We examined the response of patients who received intravenous infusions of autologous leukemia cells transduced ex vivo to express a recombinant CDI 54 (termed "Ad-CD154 gene-Rx"). We found such treatment could induce p53-dependent genes encoding pro-apoptotic proteins in non-transduced "bystander" CLL cells that lacked functional p53 via c-abl-kinase activafion of TAp7S. Activation of TAp7S could sensitize such drug-resistant CLL cells to the cytotoxic effects of drugs that ordinarily require functional p53. Ad-CD154 gene Rx also could induce auto antibodies to ROR1, which found absent on normal adult tissues, but expressed on CLL cells of virtually all cases, where it plays an apparent role in pathogenesis. We hypothesize that treatment of CLL patients with lenalidomide might mimic these effects of Ad-CDI 54 gene Rx. We also propose that ROR1could serve as an excellent target for development of novel therapies. Finally, ROR1 is one of several receptors for factors engaged in the cross talk between CLL cells and its microenvironment. CLL cells simulated by nurse like cells (NLC) found in the CLL microenvironment are induced to elaborate chemokines (CCLS and CCL4) that can recruit T cells and NLC-precursor cells to the microenvironment. Preliminary data suggest that the serum levels of CCL3/CCL4 might serve as surrogate markers of disease activity and possibly of early response to novel therapies intended to induce immune activation or cause disruption of the CLL microenvironment that are being investigated by the CRC. To take advantage of these observations we have the following specific aims: 1. Evaluate whether lenalidomide can induce anti-ROR1 auto antibodies and mimic the capacity of Ad-CDI 54 Gene Rx to enhance sensitivity of drug-resistant CLL cells to chemotherapy. Determine whether such effects are noted primarily in patients who are most likely to respond favorably to lenalidomide;2. Evaluate expression levels of CCLS and CCL4 in relation to disease progression or response to treatment strategies intended to induce immune activation or disrupt the CLL microenvironment;3. Evaluate strategies to target RORI with RORI vaccines, anti-ROR1 mAbs, T cells bearing ROR1-specific chimeric antigen receptors, or drug-laden liposomes that target ROR1.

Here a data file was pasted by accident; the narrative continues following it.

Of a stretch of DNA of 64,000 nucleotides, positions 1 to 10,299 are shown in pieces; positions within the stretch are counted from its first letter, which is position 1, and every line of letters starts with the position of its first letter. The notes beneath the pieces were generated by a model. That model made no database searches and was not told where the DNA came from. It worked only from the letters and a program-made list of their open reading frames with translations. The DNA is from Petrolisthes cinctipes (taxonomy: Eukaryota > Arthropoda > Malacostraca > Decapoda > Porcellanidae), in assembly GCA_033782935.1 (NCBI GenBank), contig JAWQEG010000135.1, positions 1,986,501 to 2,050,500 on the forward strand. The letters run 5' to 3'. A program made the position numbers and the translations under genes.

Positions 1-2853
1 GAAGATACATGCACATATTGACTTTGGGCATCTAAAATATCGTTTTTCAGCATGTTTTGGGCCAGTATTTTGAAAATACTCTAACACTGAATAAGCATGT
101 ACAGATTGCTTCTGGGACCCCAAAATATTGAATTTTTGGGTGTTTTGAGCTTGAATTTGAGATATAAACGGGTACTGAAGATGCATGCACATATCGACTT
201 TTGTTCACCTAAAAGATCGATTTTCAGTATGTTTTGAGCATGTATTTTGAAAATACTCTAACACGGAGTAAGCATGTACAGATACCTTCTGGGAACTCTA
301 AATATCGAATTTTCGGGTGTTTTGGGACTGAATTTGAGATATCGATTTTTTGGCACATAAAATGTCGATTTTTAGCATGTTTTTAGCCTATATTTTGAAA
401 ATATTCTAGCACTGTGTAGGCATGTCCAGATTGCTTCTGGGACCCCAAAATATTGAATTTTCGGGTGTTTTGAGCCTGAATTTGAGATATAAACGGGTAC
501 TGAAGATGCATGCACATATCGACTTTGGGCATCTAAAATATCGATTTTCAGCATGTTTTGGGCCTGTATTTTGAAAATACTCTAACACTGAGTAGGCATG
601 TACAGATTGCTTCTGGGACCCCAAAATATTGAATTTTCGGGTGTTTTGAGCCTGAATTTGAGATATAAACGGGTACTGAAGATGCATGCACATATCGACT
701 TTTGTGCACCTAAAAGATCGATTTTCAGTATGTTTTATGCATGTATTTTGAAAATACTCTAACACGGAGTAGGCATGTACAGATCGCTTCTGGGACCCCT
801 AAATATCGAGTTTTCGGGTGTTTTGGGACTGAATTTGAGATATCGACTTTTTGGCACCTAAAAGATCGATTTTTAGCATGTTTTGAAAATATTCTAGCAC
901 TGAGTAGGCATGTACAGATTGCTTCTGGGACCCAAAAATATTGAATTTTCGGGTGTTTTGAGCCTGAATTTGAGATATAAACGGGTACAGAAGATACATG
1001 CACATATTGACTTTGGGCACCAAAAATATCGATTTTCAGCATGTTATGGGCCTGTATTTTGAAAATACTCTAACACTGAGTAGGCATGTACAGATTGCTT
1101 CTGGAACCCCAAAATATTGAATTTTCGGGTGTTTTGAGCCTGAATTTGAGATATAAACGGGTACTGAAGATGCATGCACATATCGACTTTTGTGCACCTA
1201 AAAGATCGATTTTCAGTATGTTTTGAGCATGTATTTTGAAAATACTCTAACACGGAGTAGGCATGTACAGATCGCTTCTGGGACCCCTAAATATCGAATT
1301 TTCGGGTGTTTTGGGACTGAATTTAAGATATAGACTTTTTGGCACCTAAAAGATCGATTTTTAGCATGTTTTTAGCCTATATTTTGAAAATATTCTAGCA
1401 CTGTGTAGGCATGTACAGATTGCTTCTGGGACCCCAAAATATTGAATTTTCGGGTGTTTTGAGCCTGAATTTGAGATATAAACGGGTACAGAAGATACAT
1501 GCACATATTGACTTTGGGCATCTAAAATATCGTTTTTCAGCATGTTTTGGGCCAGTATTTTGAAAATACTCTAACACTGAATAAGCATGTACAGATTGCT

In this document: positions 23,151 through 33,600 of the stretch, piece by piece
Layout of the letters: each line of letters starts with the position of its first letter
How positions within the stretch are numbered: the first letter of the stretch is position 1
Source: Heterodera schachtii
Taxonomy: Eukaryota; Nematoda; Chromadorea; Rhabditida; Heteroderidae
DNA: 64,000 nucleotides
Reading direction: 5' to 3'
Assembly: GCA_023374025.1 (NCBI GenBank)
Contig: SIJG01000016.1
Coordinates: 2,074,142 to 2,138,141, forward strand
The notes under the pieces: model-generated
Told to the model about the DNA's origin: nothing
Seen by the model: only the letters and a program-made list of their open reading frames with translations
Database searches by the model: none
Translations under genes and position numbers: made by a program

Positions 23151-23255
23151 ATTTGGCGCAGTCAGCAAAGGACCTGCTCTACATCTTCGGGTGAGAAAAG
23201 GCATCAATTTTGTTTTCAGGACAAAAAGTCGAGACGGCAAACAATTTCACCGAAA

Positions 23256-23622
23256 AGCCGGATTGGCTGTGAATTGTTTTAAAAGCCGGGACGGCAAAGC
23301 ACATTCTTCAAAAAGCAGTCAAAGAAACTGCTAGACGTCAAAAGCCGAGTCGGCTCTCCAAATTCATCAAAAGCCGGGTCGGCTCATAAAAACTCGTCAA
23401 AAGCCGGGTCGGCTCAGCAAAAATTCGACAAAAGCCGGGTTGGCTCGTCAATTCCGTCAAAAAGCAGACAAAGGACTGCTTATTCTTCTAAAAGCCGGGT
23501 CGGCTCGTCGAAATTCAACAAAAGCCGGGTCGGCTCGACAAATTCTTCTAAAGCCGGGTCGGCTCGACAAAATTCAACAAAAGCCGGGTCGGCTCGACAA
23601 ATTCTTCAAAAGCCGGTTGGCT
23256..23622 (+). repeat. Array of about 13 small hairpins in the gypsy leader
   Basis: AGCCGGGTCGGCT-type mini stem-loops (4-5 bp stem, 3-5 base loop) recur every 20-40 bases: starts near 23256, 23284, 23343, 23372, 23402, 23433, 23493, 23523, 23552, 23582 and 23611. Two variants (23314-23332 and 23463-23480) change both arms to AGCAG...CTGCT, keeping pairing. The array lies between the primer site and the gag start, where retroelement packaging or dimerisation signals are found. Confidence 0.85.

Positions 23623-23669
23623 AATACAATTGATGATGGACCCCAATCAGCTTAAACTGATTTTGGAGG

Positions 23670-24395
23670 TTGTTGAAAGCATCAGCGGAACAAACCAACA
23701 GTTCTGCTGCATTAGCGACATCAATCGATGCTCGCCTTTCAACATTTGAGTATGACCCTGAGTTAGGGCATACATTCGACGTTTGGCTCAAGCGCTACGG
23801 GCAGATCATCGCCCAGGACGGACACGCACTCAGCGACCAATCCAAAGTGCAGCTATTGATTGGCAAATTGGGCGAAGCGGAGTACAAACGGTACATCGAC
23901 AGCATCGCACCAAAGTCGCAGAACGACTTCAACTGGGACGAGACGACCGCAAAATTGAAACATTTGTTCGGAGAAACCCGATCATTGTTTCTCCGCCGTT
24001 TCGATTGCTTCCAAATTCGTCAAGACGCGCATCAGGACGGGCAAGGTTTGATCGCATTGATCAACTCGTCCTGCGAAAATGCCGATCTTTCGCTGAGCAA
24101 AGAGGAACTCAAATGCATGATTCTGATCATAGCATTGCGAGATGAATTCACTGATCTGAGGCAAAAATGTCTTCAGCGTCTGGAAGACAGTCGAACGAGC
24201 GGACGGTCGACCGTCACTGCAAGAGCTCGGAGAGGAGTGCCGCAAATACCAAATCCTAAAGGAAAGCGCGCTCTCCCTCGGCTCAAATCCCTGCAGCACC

Public Health Relevance

The studies in this project could define novel and effective therapies for patients with drug-refractory CLL or CLL in general. These studies also might validate surrogate markers of aggressive disease and/or response to therapy with agents intended to induce immune activation or disruption of the CLL microenvironment that are being investigated by the CRC.

National Institute of Health (NIH)
National Cancer Institute (NCI)
Research Program Projects (P01)
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Special Emphasis Panel (ZCA1-RPRB-0)
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University of California San Diego
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